As Werner himself puts it: "there is no better way to test your systems that chaos engineering" and continues to make a bold statement that this is the announcement during the whole event he is "most excited about".

Systems control theory

Interestingly enough, I just recently held one talk about what there is to learn about industrial systems and take to IT and made some exact points about systems control theory and control engineering. The traditional theory discusses mostly about single input - single output systems. Still, the principles can be taken to multiple inputs - multiple output realms as well. Still, the cascading effects can become quickly quite complex, so I can understand why the presented theory was kept mostly on the traditional aspects. And to be fair, it serves the use case here quite enough.

 

The theory has been used to build a lot of dependable industrial systems dating back well over a hundred years. We will need to understand if the system is controllable and observable (or unobservable). If we focus a bit on the latter from the point of sensing failure, classical monitoring deals with two questions: what is broken and why it is broken. And the basic paradigm in the classical sense of control theory is that you can't predict breakdown, only take action when they do.

 

Additionally, in factories, it was unlikely that the operator of a factory or station could repair the system, even if they would have a dashboard containing each important metric in front of them. The traditional way was to put every important metric to a dashboard which the operator was looking at.

 

In modern, complex systems, it is impossible to put everything on a single dashboard and it to make sense. And this starts to lead us to the conclusion that monitoring is not the same as observability.

 

 

So the question now is, how can we make sure we have data, tools and mechanism to resolve problems quickly?

Towards full observability

We often talk about monitoring and alerting as basic concepts. Still, the systemic approach to fully understanding what is going on at a certain point in time with a workload can be described as Observability. Observability has three key mechanisms where it is built on: metrics, logging and tracing. And to make things more complicated, these all can exist in component, system and service level to some extent.

As Werner concluded in last year's re:Invent "log everything", as the logs are the source of truth. But the other harsh truth is that large amounts of logs and large cardinalities of metric make it expensive and virtually impossible for humans to understand even the single data streams, not to speak of cross-referencing them.

 

Lots of individual components contribute to the processing of a single request and tracing such request end to end can be extremely difficult, if there are no additional mechanisms to help in correlating that data. The standard approach for this is to inject a trace ID to the request, which can be then traced through the invocation chain.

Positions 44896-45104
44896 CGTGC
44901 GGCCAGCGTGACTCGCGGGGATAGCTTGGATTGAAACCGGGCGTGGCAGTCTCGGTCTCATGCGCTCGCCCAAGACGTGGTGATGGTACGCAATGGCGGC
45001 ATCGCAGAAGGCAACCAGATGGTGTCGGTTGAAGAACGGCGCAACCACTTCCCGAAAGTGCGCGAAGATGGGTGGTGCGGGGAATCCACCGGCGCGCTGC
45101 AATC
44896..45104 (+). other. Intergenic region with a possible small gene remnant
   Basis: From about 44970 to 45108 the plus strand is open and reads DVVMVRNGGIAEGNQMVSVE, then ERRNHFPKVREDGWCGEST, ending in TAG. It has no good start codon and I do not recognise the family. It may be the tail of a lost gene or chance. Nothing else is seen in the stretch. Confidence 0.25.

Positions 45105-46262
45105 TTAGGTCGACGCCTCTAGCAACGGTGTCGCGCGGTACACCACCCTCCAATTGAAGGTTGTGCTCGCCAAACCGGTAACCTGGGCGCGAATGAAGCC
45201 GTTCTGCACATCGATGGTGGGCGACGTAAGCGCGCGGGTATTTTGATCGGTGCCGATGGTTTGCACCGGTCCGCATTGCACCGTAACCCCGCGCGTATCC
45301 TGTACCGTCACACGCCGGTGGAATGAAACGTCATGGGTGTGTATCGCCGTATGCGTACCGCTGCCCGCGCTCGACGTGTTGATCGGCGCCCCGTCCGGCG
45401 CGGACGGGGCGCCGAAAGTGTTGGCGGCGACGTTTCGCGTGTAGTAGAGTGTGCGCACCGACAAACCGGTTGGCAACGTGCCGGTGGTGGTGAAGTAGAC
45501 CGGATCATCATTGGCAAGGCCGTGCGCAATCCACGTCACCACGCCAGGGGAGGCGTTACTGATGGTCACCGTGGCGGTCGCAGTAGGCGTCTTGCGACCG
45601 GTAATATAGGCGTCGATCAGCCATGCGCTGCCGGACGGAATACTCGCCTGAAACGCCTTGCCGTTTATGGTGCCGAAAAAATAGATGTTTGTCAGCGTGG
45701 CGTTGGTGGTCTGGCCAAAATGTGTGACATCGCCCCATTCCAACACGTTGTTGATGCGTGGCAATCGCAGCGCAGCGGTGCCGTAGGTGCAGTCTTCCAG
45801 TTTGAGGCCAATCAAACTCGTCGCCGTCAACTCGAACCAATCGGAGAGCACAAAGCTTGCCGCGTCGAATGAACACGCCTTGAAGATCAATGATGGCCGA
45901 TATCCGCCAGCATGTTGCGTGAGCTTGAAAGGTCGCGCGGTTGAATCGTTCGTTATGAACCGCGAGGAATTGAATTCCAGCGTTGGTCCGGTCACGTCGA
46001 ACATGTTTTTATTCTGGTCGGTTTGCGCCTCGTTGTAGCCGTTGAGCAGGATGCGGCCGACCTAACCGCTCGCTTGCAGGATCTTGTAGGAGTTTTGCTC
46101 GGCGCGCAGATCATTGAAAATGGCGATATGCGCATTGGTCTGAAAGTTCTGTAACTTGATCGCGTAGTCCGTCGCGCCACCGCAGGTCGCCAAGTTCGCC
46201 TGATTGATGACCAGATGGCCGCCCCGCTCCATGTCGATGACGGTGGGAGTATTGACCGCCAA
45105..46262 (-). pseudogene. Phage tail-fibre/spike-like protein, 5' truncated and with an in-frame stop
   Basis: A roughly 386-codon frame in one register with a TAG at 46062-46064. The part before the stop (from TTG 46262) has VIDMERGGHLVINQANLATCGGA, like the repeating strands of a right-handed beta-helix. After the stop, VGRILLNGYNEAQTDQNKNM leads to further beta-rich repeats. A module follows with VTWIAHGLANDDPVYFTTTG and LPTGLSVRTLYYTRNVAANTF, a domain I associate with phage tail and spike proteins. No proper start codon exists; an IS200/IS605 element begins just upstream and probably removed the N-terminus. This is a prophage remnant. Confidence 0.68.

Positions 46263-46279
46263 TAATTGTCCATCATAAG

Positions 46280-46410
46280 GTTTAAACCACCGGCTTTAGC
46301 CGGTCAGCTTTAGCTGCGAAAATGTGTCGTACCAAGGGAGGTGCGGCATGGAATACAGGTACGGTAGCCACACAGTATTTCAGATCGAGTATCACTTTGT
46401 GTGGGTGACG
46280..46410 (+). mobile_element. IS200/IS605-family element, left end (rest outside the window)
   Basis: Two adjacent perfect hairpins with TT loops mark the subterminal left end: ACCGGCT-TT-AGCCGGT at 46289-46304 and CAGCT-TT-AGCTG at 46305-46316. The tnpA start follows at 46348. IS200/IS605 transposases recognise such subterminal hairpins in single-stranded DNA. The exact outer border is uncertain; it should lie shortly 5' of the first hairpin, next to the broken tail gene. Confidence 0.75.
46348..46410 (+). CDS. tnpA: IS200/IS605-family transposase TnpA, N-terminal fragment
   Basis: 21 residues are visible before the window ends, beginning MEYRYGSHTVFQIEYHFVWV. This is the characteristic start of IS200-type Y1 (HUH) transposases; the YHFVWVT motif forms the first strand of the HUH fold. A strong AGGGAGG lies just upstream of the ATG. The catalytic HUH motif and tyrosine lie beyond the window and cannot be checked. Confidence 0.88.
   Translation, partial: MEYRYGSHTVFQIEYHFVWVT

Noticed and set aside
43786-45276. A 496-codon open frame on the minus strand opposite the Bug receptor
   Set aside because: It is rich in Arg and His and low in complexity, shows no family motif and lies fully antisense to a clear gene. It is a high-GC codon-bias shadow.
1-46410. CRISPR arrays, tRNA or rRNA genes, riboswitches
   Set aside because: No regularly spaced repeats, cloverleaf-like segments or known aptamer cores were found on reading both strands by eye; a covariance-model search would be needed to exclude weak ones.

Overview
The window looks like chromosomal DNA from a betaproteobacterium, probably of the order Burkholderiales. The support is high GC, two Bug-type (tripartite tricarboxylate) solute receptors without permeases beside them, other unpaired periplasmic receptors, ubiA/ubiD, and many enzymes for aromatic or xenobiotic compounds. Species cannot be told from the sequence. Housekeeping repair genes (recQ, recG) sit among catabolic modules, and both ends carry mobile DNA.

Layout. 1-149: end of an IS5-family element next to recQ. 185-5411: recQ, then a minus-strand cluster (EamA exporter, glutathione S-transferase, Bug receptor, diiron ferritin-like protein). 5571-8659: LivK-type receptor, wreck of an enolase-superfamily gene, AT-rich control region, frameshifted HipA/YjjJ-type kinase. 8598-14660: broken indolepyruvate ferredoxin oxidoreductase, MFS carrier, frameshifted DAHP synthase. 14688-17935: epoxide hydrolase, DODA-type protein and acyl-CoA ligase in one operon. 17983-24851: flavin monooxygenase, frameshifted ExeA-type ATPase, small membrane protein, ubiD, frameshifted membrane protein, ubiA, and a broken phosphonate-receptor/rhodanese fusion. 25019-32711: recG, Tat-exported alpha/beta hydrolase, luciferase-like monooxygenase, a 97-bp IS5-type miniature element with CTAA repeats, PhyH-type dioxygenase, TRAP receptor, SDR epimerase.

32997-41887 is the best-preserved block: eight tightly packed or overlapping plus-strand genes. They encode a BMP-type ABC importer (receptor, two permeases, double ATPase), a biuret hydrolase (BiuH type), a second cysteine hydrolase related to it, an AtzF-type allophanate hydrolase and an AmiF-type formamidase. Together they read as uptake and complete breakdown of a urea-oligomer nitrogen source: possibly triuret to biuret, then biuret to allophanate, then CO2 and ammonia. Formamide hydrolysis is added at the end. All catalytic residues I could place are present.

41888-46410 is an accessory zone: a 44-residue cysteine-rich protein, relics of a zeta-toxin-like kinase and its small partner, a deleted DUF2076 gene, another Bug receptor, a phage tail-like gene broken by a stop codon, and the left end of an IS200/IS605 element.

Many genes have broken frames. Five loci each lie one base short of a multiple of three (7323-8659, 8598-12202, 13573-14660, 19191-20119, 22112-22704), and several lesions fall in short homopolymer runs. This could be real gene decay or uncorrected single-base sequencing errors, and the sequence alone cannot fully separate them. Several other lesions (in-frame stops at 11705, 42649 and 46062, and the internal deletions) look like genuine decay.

But as Becky Wise from AWS puts it, automation is necessary, but not enough for operational excellence. From the metrics point of view, it is not as simple as stating that a certain type of metric always means a certain outcome. Examples of such scenarios could be for example "more is better" vs "more is worse" and additionally when there is no output "no news is good news" vs "no news is bad news". The basic dilemma of push-based monitoring / alerting has always been, that everything is silent, how come you know everything is OK, or if everything is extremely broken.

 

To support the goals of observability, few open source tools that have come very popular in operations, where one is Prometheus, and one is Grafana. And today we are glad to hear that there is a new service in preview for both, under the names of Amazon Managed Service for Grafana and Amazon Managed Service for Prometheus. For once, the naming is clear and concise.

 

 

Additionally, there is the small, last announcement of the day for AWS distro for open telemetry.

Conclusion

When you have slow, difficult or time-consuming tasks to manage, taking advanced technologies to simplify them is something to be considered. Today we have taken a closer look for a few of these concepts that could be found useful in everyday implementations you might also have.

 

If you are a builder, the key takeaway from today is that stay one step ahead. Keep learning and acquire new skills in your toolset. The world is changing, and you need to keep up. As an example, now it is the time to start thinking of quantum computing, and it's possible relevance for solving the programming challenges of the future.

 

And on that note, as Werner conclude as well, Go Build!

 

 

Visit our AWS re:Invent 2020 page for more